There are many that hold skepticism towards remedies that’s offered by manufacturers of prescription drugs as well as natural supplements. Although there are sites that provide for supposedly independent evaluation of these various cures and remedies, at times, these can be extremely critical or biased.
There has recently been prescriptions for larger doses of vitamin D for various health related ailments or for just maintaining better health. But are prescribing these higher doses of vitamin D warranted? Well, it has been recently discovered that extremely low levels of vitamin D can play a role in the development of certain cardiovascular diseases, certain types of cancers, diabetes, rheumatic arthritis, multiple sclerosis, rheumatic arthritis, and psoriasis. There is now no doubt that a deficiency of vitamin D can be linked to an increase in the risk of colon cancer.
It should also be warned that if the vitamin D doses are too high, that it can lead to short-term toxification, such as: calcification of the soft tissues and kidney, as well as the heart and lungs. So it’s recommended that your level of vitamin D be checked, especially for children or if you are a senior. The recommended amount should be around 40 nano grams per every 1 milliliter of blood, and not higher.
The Different Types Of Vitamin D
There are actually two different forms of vitamin D available. The first is D2, this type is usually derived from plants. The second variety of Vitamin D is D3, which is created when the skin is exposed to outdoor sunlight. D3 can also be found in fish-liver oil, as well as supplemented milk. Both D2 and D3 are most commonly available in pill form.
Vitamin D And Cardiovascular Diseases
Vitamin D has been found to have tremendous potential in helping to address cardiovascular diseases. For example, people of African descent has close to a 38% percent greater chance of submitting to cardiovascular diseases than Caucasians. However, this level was reduced to 17% percent when the two groups calcidiol levels were matched once the former began to take Vitamin D. (Calcidiol is measured during the 1st step during the conversion of vitamin D3, to a more active form, known as calcitriol.)
In African-Americans, there seems to be a greater instances of vitamin D deficiency, which can be linked to higher incidences of cardiovascular diseases.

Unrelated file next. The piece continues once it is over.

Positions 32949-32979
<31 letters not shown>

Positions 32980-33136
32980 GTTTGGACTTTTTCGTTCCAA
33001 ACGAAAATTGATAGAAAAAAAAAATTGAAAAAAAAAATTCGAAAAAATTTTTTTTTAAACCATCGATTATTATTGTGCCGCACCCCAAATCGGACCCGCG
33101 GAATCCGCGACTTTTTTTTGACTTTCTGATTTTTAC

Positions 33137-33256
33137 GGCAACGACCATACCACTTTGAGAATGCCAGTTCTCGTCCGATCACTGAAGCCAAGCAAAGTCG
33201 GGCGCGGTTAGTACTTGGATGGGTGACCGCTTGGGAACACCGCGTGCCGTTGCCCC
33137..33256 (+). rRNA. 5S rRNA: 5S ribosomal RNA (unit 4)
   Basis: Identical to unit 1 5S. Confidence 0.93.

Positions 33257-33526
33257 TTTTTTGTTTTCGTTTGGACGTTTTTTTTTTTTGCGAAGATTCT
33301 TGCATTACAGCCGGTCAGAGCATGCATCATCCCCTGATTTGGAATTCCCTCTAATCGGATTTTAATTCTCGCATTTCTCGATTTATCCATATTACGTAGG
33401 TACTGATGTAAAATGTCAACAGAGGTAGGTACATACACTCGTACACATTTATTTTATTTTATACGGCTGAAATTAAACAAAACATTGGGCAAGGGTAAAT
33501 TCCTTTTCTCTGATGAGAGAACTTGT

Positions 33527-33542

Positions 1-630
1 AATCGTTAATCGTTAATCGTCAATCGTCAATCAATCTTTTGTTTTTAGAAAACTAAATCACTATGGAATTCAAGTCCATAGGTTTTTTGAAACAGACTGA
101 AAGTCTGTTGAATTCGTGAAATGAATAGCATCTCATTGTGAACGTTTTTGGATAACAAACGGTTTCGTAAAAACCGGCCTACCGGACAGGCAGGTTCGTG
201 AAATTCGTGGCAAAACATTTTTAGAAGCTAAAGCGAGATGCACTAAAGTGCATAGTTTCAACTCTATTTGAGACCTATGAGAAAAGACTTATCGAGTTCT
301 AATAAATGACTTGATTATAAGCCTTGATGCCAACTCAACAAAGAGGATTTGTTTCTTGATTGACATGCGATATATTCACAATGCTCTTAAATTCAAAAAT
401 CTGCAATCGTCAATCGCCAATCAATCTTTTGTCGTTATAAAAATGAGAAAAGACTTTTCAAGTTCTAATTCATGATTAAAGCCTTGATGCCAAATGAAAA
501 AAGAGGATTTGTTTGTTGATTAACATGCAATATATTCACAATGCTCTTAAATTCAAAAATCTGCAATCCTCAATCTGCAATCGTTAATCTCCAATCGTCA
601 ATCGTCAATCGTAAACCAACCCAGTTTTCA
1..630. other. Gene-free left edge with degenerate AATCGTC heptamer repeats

There was also a study in Finland of more than 12,000 children that proved that a daily dose of around 2,000 units of vitamin D3 in the first year of the baby’s life led to a 75% percent reduction in the risk of getting Type 1 diabetes, by age of 30. But the U.S. Institute of Medicine also recently released a report and reference guide recommending that high levels of vitamin D and calcium should be avoided during the first year of an infants life.
The health departments of the Canadian and U.S. governments recommend a daily dietary dose allowance of around 400 international units for baby’s up to 12 months. With the tolerable upper intake per day being 1,000 international units in the first 6 months, and 1,500 units for infants between the ages of seven to 12 months.
The institute also recommended 600 international units for children, as well as adults between 1 year to 70 years old. Anyone who is over 70 should consume around 800 international units every day.
Different Conclusions On The Daily Intake Levels Of Vitamin D
Some health practitioners and doctors however feel that these suggested daily intake allowances are too low. They feel that a reasonable vitamin D intake level should reach a “serum calcidiol” level of at least 30 to 40 nano-grams per every 1 milliliter of blood. Once this level is reached in adults, then a daily dose of Vitamin D should be around 1,000 to 2,000 IUs, they concluded.
As there are contradictory recommendations, it then becomes difficult for one to sort through who is right or wrong. There are doctors and health experts who advises on taking vitamin D3 supplements if you happen to live in areas that gets significantly cool at night, or gets dark earlier in winter.
There is no doubt that adequate levels of Vitamin D should be part of your regular diet. It is recommended however, that you should check with your doctor, the exact present level of Vitamin D that’s currently in your system before proceeding.